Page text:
So it would seem to be a good idea to try and save some of this cost?

 Running detailed pre-flight reports covering all the areas and submitting these to your clients can sometimes help. However this does not get over the ‘market’ issue that many clients do not expect to pay for this service or correcting the files.

 So, at last, back to the title of this article, turn your workflow into a Wide Area Workflow that includes your clients.

 Why not provide your clients with the tools to produce the correct files, usually PDFs, but for some market segments, applications files such as Adobe InDesign, Adobe Illustrator, QuarkXPress, Artwork Systems ArtPro etc are used.

 Many printers do publish information both online and in print on how they would like files submitted. While some are well written, informed and informative, especially in the magazine area where the Professional Publishers Association (PPA) Pass for Press specifications are widely used, many are vague, incomplete and sometimes just plain wrong or out-dated!

 By providing the correct information on file creation to your client it will ensure that the files they supply will match your workflows requirements.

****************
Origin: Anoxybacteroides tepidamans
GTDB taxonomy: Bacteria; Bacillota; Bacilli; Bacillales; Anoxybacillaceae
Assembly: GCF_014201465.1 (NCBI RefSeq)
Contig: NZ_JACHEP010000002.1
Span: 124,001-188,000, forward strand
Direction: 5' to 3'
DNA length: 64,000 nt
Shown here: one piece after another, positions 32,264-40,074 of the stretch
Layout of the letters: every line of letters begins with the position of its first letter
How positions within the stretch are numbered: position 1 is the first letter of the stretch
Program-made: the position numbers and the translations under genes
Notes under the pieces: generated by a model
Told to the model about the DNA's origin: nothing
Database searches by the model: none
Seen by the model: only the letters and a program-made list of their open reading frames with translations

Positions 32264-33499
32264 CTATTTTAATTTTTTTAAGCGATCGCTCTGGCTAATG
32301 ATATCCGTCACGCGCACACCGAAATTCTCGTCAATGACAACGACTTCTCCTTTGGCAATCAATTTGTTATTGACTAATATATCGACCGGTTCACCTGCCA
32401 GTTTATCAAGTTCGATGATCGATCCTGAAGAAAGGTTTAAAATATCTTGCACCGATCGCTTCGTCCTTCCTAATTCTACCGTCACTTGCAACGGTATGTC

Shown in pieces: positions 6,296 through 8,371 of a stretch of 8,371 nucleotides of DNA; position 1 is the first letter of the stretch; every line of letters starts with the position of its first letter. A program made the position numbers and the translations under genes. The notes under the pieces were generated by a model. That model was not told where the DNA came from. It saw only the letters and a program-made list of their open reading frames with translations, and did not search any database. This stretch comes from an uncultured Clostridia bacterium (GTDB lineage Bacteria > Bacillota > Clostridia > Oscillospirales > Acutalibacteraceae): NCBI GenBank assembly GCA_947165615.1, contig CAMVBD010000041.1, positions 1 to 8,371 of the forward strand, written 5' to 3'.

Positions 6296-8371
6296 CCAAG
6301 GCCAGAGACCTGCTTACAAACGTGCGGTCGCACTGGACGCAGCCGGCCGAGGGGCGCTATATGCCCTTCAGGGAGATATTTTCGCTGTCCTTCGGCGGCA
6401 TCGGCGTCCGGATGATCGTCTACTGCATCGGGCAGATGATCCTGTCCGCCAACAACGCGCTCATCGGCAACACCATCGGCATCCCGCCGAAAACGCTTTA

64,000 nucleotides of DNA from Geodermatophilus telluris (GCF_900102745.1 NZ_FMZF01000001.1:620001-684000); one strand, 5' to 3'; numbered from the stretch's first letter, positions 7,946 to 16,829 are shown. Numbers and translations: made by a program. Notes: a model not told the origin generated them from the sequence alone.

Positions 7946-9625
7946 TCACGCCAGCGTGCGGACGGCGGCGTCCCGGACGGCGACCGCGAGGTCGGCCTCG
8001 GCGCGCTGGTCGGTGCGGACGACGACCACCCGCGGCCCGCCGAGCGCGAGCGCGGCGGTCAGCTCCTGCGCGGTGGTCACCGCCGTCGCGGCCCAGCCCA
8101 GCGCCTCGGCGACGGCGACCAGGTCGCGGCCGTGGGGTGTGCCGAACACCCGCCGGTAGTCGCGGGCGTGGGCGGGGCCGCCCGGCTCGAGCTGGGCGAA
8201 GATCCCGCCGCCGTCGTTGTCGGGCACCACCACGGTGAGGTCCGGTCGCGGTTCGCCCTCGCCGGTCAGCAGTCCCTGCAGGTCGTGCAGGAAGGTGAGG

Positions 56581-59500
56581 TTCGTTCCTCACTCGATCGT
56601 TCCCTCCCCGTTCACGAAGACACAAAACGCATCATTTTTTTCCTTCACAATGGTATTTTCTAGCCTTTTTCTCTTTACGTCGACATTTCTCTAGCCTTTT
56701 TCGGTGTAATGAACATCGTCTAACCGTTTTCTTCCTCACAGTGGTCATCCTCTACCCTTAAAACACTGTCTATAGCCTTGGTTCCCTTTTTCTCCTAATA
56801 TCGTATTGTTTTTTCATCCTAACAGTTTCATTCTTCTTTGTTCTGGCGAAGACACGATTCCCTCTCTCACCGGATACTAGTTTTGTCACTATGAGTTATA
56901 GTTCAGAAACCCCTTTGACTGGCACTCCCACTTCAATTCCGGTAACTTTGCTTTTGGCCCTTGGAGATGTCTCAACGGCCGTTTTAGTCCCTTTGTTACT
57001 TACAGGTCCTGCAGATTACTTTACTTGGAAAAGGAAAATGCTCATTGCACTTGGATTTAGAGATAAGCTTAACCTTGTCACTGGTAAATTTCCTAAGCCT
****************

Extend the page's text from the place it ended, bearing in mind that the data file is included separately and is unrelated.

This can be achieved in a number of ways. The key areas to communicate are the basic product specifications, size, bleed, number of pages, colours etc. If you do have standard products, provide your clients with Adobe InDesign or QuarkXPress templates for these products.

 Colour management is an important area. By encouraging your clients to work to your colour management policy, ensures they are viewing their images and brand colours correctly, and that you are receiving the correct files, in the correct colour space for each project.

 This can be achieved by supplying an Adobe color settings file from each printing condition (.csf). You could advise your clients on which color setting file to use from those installed with Adobe CS and CC, but they do not use the best CMYK profiles, and do not have any ISO 12647 based uncoated profiles. So the best approach is to create your own color settings files, based on your colour management policies and ICC CMYK profiles, for all your printing conditions.